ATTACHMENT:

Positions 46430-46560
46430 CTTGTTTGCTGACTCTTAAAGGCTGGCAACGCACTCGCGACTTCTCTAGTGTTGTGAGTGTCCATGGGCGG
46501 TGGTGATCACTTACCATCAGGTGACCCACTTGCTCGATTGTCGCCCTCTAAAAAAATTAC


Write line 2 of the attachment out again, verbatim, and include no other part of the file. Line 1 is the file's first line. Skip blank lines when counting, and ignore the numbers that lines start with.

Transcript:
46430 CTTGTTTGCTGACTCTTAAAGGCTGGCAACGCACTCGCGACTTCTCTAGTGTTGTGAGTGTCCATGGGCGG